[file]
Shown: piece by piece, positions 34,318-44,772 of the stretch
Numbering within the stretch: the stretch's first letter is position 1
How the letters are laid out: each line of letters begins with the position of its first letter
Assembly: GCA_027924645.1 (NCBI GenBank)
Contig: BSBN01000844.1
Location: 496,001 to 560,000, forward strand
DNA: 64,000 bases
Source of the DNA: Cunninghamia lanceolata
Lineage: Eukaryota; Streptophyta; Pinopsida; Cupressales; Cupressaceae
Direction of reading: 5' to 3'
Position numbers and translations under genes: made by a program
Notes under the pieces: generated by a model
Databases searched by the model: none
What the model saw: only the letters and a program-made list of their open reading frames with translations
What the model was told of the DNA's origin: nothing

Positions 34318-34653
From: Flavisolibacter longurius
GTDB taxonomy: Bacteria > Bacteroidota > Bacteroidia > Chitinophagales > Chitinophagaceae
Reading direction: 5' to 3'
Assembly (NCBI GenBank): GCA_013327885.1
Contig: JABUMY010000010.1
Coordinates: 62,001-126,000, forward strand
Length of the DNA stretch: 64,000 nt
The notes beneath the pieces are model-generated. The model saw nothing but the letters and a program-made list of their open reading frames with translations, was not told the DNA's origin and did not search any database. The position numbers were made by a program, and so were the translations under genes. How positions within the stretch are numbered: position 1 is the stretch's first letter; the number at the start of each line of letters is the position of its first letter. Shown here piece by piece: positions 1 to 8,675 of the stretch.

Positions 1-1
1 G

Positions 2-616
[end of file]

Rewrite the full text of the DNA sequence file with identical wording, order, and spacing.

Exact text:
Shown: piece by piece, positions 34,318-44,772 of the stretch
Numbering within the stretch: the stretch's first letter is position 1
How the letters are laid out: each line of letters begins with the position of its first letter
Assembly: GCA_027924645.1 (NCBI GenBank)
Contig: BSBN01000844.1
Location: 496,001 to 560,000, forward strand
DNA: 64,000 bases
Source of the DNA: Cunninghamia lanceolata
Lineage: Eukaryota; Streptophyta; Pinopsida; Cupressales; Cupressaceae
Direction of reading: 5' to 3'
Position numbers and translations under genes: made by a program
Notes under the pieces: generated by a model
Databases searched by the model: none
What the model saw: only the letters and a program-made list of their open reading frames with translations
What the model was told of the DNA's origin: nothing

Positions 34318-34653
From: Flavisolibacter longurius
GTDB taxonomy: Bacteria > Bacteroidota > Bacteroidia > Chitinophagales > Chitinophagaceae
Reading direction: 5' to 3'
Assembly (NCBI GenBank): GCA_013327885.1
Contig: JABUMY010000010.1
Coordinates: 62,001-126,000, forward strand
Length of the DNA stretch: 64,000 nt
The notes beneath the pieces are model-generated. The model saw nothing but the letters and a program-made list of their open reading frames with translations, was not told the DNA's origin and did not search any database. The position numbers were made by a program, and so were the translations under genes. How positions within the stretch are numbered: position 1 is the stretch's first letter; the number at the start of each line of letters is the position of its first letter. Shown here piece by piece: positions 1 to 8,675 of the stretch.

Positions 1-1
1 G

Positions 2-616